As a university student Plateau noticed in some early experiments that when looking from a small distance at two concentric cogwheels that turned fast in opposite directions, it produced the optical illusion of a motionless wheel. He later read Peter Mark Roget's 1824 article Explanation of an optical deception in the appearance of the spokes of a wheel when seen through vertical apertures which addressed the same illusion. Plateau decided to investigate the phenomenon further and later published his findings in Correspondance Mathématique et Physique in 1828. [17] In a letter to the same scientific periodical dated December 5, 1829 he presented his (still nameless) Anorthoscope, a disc that turns an anamorphic picture into a normal picture when it is spun fast and seen through the four radial slits of a counter-rotating black disc. [18] This invention was later marketed, for instance by Newton & Co in London.

On 10 December 1830 Michael Faraday presented a paper at the Royal Institution of Great Britain called On a Peculiar Class of Optical Deceptions about the optical illusions that could be found in rotating wheels. He referred to Roget's paper and described his associated new findings. [19] Much was similar to what Plateau had published and Faraday not only acknowledged this publicly but also corresponded with Plateau personally and sent him his paper. Some of Faraday's experiments were new to Plateau and especially the one with a fixed image produced by a turning wheel in front of the mirror inspired Plateau with the idea for new illusions. In July 1832 Plateau sent a letter to Faraday and added an experimental disc with some "anamorphoses" that produced a "completely immobile image of a little perfectly regular horse" when rotated in front of a mirror. [20] After several attempts and many difficulties he constructed a working model of the phénakisticope in November or December 1832. Plateau published his invention in a 20 January 1833 letter to Correspondance Mathématique et Physique. [21] He believed that if the manner of producing the illusions could be somehow modified, they could be put to other uses, "for example, in phantasmagoria". [22]

Stampfer read about Faraday's findings in December 1832 and was inspired to do similar experiments, which soon led to his invention of what he called Stroboscopischen Scheiben oder optischen Zauberscheiben (stroboscope discs or optical magic discs). Stampfer had thought of placing the sequence of images on either a disc, a cylinder (like the later zoetrope) or, for a greater number of images, on a long, looped strip of paper or canvas stretched around two parallel rollers (much like film reels). He also suggests covering up most of the disc or the mirror with a cut-out sheet of cardboard so that one sees only one of the moving figures and painting theatrical coulisses and backdrops around the cut-out part (somewhat similar to the later Praxinoscope-Theatre). Stampfer also mentioned a version which has a disc with pictures on one end and a slotted disc on the other side of an axis, but he found spinning the disc in front of a mirror more simple. By February 1833 he had prepared six double-sided discs, which were later published by Trentsensky & Vieweg. Matthias Trentsensky and Stampfer were granted an Austrian patent (Kaiserlichen königlichen Privilegium) for the discs on 7 May 1833. [23]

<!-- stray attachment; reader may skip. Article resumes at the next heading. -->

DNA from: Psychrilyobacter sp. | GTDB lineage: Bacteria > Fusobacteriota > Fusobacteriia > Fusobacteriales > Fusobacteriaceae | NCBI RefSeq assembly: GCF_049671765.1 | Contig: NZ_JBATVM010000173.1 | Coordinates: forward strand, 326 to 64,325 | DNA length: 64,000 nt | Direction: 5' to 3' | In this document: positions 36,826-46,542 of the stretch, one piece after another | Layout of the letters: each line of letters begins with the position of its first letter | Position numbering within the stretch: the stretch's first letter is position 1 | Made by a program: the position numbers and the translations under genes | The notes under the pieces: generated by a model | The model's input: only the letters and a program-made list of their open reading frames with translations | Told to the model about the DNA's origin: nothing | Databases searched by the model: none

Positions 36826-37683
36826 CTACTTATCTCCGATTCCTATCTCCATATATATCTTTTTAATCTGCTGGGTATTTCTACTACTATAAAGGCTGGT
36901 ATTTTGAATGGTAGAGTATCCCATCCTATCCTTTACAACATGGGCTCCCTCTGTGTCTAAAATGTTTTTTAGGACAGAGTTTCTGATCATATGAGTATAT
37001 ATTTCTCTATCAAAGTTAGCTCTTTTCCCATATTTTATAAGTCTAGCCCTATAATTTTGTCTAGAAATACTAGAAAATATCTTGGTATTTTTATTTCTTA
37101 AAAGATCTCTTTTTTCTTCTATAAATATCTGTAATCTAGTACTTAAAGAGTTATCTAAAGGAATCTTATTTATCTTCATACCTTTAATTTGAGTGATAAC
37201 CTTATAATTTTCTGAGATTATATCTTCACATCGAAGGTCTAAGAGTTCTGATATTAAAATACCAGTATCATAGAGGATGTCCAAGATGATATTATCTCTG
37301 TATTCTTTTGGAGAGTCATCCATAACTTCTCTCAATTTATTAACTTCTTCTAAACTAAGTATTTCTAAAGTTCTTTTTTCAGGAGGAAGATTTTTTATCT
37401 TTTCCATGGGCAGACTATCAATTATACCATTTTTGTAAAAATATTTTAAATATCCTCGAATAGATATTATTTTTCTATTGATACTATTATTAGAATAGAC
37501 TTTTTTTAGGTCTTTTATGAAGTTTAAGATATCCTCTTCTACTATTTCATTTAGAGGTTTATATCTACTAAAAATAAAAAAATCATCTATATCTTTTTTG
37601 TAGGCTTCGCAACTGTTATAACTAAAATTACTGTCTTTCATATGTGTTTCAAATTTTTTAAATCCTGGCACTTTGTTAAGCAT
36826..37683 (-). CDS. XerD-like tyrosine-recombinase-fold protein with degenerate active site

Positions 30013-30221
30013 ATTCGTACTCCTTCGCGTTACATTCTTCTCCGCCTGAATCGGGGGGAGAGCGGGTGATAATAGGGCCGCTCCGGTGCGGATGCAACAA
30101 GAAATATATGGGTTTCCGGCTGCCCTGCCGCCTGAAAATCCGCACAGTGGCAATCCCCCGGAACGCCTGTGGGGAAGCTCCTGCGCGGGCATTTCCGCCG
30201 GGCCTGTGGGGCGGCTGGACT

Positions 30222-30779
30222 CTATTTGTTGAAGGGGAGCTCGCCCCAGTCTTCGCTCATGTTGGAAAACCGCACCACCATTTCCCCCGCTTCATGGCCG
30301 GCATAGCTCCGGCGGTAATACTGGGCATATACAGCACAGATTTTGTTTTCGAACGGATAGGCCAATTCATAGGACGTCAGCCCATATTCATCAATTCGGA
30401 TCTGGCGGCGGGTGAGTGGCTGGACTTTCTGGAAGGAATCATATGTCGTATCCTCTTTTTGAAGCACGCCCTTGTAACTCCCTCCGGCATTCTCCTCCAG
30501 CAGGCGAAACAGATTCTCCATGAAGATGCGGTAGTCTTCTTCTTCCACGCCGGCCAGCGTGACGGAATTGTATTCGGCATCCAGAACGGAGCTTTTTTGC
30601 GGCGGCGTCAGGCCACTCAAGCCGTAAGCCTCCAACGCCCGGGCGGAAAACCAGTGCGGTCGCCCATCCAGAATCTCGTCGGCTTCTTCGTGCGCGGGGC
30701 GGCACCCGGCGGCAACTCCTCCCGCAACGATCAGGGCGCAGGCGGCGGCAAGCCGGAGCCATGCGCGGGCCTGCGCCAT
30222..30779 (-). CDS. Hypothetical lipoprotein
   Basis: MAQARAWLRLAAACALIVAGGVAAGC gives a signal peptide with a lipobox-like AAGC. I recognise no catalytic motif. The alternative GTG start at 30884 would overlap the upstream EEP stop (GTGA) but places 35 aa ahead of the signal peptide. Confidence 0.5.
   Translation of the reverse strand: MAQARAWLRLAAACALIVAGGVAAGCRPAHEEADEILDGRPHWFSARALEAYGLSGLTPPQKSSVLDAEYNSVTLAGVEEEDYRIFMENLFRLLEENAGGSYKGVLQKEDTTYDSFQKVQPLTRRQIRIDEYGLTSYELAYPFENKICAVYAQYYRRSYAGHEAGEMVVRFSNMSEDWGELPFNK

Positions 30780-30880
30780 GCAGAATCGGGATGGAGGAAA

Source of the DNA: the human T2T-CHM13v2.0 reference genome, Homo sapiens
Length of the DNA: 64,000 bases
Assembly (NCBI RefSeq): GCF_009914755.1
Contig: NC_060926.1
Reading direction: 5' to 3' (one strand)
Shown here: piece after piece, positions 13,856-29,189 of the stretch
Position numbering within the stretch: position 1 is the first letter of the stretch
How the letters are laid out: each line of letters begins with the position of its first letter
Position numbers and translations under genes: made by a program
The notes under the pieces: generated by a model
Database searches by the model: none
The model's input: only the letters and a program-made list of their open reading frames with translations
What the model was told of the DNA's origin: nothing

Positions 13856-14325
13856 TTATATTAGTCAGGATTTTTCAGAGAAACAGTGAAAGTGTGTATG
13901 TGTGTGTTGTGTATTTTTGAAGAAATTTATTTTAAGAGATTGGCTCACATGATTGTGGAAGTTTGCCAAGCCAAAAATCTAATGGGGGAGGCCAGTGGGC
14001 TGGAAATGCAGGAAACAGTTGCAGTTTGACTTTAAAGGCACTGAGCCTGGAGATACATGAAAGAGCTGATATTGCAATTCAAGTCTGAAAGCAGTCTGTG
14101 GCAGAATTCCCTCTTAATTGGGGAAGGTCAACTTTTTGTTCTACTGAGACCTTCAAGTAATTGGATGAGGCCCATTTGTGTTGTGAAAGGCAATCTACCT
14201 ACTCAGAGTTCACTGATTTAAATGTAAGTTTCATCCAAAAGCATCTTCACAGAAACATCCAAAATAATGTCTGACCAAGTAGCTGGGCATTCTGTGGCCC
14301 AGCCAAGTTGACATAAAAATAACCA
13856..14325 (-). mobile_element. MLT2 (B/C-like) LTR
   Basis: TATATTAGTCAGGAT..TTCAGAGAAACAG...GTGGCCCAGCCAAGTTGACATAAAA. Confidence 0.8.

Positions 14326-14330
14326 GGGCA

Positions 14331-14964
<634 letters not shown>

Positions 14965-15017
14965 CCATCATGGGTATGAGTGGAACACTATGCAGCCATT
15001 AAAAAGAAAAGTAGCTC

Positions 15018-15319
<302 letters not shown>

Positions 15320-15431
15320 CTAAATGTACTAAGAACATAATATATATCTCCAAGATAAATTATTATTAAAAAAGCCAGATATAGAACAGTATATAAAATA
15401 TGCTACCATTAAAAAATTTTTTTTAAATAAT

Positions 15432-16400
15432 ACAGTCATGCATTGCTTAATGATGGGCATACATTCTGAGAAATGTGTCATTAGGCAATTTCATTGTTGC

Publisher and Plateau's doctoral adviser Adolphe Quetelet claimed to have received a working model to present to Faraday as early as November 1832. [24] Plateau mentioned in 1836 that he thought it difficult to state the exact time when he got the idea, but he believed he was first able to successfully assemble his invention in December. He stated to trust the assertion of Stampfer to have invented his version at the same time. [8]

Peter Mark Roget claimed in 1834 to have constructed several phénakisticopes and showed them to many friends as early as in the spring of 1831, but as a consequence of more serious occupations he did not get around to publishing any account of his invention. [25]

Commercial production

A paper zoopraxiscope disc by Eadweard Muybridge (1893) Phenakistoscope 3g07690u.jpg
A paper zoopraxiscope disc by Eadweard Muybridge (1893)
Re-animation from a paper zoopraxiscope disc Phenakistoscope 3g07690b.gif
Re-animation from a paper zoopraxiscope disc
Animation of a Fantascope disc by Thomas Mann Baynes, 1833 Animated phenakistiscope disc - Running rats Fantascope by Thomas Mann Baynes 1833.gif
Animation of a Fantascope disc by Thomas Mann Baynes, 1833

According to Mathias Trentsensky, of art dealer and publishing company Trentsensky & Vieweg, Stampfer had prepared six double-sided discs as early as February 1833 and had repeatedly demonstrated these to many friends. In April 1833 Trentsensky applied for an Austrian patent (k.k. Privilegium) together with Stampfer, which was granted on 7 May 1833. A first edition of four double-sided discs was soon published, but it sold out within four weeks and left them unable to ship orders. [23] These discs probably had round holes as illustrated in an 1868 article [26] and a 1922 reconstruction by William Day, [27] but no original copies are known to still exist. Trentsensky & Vieweg published an improved and expanded set of eight double-sided discs with vertical slits in July 1833. English editions were published not much later with James Black and Joseph Myers & Co. A total of 28 different disc designs have been credited to Professor Stampfer.

Joseph Plateau never patented his invention, but he did design his own set of six discs for Ackermann & Co in London. The series was published in July 1833 as Phantasmascope. In October 1833, Ackermann & Co changed the name of the series to Fantascope and released two more sets of six discs each, one designed by Thomas Talbot Bury and one by Thomas Mann Baynes. [28]

In the meantime some other publishers had apparently been inspired by the first edition of Professor Stampfer's Stroboscopische Scheiben: Alphonse Giroux et Compagnie applied for a French import license on 28 May 1833 for 'Le Phénakisticope' and were granted one on 5 August 1833. They had a first set of 12 single sided discs available before the end of June 1833. [4] Before the end of December 1833 they released two more sets.